def find_cycles2(l):
cycles = []
for i in range(len(l)):
if i != key(l[i]):
cycle = []
n = i
while 1:
cycle.append(n)
tmp = l[n]
if n != i:
l[n] = last_value
last_value = tmp
n = key(last_value)
if n == i:
l[n] = last_value
break
cycles.append(list(reversed(cycle)))
return cycles
```

But... at the end of this process, the original list is sorted! Tada: cyclesort pops out of the shrubbery almost as a side-effect of efficiently finding all cycles. If we're only interested in sorting, we can strip the code that saves the cycles, which leaves us with a nice, pared-back sorting algorithm:

```
def key(element):
return element
def cyclesort_simple(l):
for i in range(len(l)):
if i != key(l[i]):
n = i
while 1:
tmp = l[n]
if n != i:
l[n] = last_value
last_value = tmp
n = key(last_value)
if n == i:
l[n] = last_value
break
```

The **cyclesort_simple** algorithm only works on permutations of sets of
numbers ranging from **0** to **n**. There are other fast ways to sort data of
this restricted kind, but all the methods I know of require additional memory
proportional to **n**. Cyclesort can do it without any extra storage at all,
which is a neat trick.

## Visualising cyclesort

At this point, we have enough information to visualise the algorithm, so let's take a look at the beastie we're working with. I've had to make some little adjustments to the usual sortvis.org visualisation process to cope with cyclesort. In the algorithm above, the first element is duplicated into the second position of each cycle, and that duplicate remains in play until it's over-written by the last element of the cycle. I changed the algorithm slightly to write a null placeholder at the start of the cycle to avoid duplicates, and taught the sortvis.org visualiser to deal with "empty" slots. The resulting weave visualisation looks like this:

This is quite satisfying - you can tell where each cycle begins and ends by the gaps, which span each cycle exactly. It's immediately clear that the permutation above, for instance, contained five cycles. Within each cycle, you can follow along as each element replaces the next, until we finally close the gap by placing the last element in the first slot.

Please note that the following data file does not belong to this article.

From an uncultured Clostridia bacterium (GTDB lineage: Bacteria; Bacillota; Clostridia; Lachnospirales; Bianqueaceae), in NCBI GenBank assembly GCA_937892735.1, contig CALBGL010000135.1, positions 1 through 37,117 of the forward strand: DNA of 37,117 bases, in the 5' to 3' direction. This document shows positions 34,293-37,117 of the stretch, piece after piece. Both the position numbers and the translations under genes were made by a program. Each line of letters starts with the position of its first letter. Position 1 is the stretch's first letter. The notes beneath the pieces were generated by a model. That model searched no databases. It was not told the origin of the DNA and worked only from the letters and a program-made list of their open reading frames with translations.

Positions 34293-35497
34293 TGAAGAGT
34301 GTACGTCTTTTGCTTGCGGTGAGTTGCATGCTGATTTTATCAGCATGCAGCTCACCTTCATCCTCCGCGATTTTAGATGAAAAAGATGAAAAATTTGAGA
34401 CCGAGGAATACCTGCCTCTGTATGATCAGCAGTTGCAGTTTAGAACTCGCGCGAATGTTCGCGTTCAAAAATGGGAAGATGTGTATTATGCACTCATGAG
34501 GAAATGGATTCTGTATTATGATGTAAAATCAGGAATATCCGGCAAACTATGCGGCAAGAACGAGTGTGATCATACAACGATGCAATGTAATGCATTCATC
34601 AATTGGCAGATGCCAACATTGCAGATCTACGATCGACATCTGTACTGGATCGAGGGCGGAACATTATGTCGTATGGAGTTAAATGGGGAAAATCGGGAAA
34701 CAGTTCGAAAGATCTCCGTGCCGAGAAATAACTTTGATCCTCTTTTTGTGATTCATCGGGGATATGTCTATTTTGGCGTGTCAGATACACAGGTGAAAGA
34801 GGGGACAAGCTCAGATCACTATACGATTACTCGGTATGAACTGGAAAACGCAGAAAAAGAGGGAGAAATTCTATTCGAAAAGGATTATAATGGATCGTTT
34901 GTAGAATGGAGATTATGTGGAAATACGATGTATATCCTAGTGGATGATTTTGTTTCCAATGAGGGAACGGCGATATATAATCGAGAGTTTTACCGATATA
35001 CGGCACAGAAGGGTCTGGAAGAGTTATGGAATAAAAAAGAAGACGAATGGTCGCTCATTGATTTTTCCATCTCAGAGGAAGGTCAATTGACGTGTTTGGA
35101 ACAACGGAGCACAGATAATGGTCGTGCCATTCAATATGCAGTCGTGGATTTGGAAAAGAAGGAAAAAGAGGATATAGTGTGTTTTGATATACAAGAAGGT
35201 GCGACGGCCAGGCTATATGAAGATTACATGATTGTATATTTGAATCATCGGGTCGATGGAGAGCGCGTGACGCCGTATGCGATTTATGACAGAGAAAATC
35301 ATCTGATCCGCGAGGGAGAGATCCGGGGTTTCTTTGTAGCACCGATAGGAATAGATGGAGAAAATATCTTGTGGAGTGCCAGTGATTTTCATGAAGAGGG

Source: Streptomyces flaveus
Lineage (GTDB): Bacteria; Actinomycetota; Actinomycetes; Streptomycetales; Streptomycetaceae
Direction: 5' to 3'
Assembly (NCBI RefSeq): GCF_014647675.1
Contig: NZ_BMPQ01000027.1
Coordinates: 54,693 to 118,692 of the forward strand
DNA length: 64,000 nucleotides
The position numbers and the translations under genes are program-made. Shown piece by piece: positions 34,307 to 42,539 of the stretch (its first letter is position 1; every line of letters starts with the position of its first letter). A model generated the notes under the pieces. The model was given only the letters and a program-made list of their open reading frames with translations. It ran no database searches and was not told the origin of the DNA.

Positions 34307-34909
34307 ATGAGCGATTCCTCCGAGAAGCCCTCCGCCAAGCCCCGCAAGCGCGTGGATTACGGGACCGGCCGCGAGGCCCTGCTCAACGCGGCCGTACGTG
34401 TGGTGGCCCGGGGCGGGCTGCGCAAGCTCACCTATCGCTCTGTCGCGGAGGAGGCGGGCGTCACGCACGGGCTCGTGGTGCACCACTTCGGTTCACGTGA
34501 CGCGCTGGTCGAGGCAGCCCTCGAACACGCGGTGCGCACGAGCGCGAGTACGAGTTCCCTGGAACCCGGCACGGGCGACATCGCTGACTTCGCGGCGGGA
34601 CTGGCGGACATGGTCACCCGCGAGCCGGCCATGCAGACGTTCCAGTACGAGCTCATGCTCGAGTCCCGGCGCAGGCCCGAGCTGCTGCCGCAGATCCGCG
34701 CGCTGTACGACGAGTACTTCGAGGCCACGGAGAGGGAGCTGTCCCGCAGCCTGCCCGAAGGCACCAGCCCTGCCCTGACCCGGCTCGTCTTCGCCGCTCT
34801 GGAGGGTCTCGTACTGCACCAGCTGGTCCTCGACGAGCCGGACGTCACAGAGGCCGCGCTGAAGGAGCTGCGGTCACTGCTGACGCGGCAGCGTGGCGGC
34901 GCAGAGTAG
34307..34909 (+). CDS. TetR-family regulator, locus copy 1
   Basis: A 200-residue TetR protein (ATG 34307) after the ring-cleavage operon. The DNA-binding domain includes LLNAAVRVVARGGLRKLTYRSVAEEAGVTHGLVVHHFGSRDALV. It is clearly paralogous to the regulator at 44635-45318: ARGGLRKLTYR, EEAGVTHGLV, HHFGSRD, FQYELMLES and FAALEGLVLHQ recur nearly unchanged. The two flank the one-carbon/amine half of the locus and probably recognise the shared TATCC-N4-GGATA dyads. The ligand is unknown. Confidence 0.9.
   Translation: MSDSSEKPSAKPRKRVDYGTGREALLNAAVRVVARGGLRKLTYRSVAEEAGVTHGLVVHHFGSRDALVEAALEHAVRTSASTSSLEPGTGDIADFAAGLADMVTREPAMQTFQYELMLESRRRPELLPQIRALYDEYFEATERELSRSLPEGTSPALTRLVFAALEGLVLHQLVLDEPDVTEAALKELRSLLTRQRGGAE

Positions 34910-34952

The dense visualisation is less informative because the gaps are too small to see at a single-pixel width, and the algorithm doesn't have much other large-scale structure. It still looks neat, though:

## Generalising cyclesort

Cyclesort works whenever we can write an implementation of the **key**
function, so there's quite a bit of scope for clever exploitation of structured
data. The Haddon paper presents a solution for one common case: permutations
whose elements come from a relatively small set, where the number of occurances
of each element is known. The insight is that the **key** function can have
persistent state, letting us calculate the positions of elements incrementally
as we work through the list.

We begin by adding an extra argument to our sort function: a list **(element,
count)** tuples telling us a) the order of the keys, and b) the frequency with
which each key occurs.

```
[("a", 10), ("b", 33), ("c", 18), ("d", 41)]
```

Now, in the sorted list, we know that there will be a contiguous blog of 10 "a"s, followed by a contiguous block of 33 "b"s, and so forth. We can use this information to calculate the offset of each contiguous block up front:

```
def offsets(keys):
d = {}
offset = 0
for key, occurences in keys:
d[key] = offset
offset += occurences
return d
```

The **key** function uses this offset dictionary to look up the current index
for any element. Each time we insert an element into position, we increment the
relevant offset entry - next time we get to an element of the same type, we
will place it in the next position in the contiguous block. We also make a
small modification to the algorithm to cater for the progressive position
increment process: we start a cycle only when the element is equal to or above
the position where it ought to be. Here's a Python implementation:

```
def offsets(keys):
d = {}
offset = 0
for key, occurences in keys:
d[key] = offset
offset += occurences
return d
def key(o, element):
return o[element]
def cyclesort_general(l, keys):
o = offsets(keys)
for i in range(len(l)):
if i >= key(o, l[i]):
n = i
while 1:
tmp = l[n]
if n != i:
l[n] = last_value
last_value = tmp
n = key(o, last_value)
o[last_value] += 1
if n == i:
l[n] = last_value
break
```

This algorithm runs in **O(n + m)**, where **n** is the number of elements and
**m** is the number of distinct element values. In practice **m** is usually
small, so this is often tantamount to being **O(n)**.

## The code

As usual, the code for these visualisations have been incorporated into the sortvis project. I've also added the visualisations above to the sortvis.org website.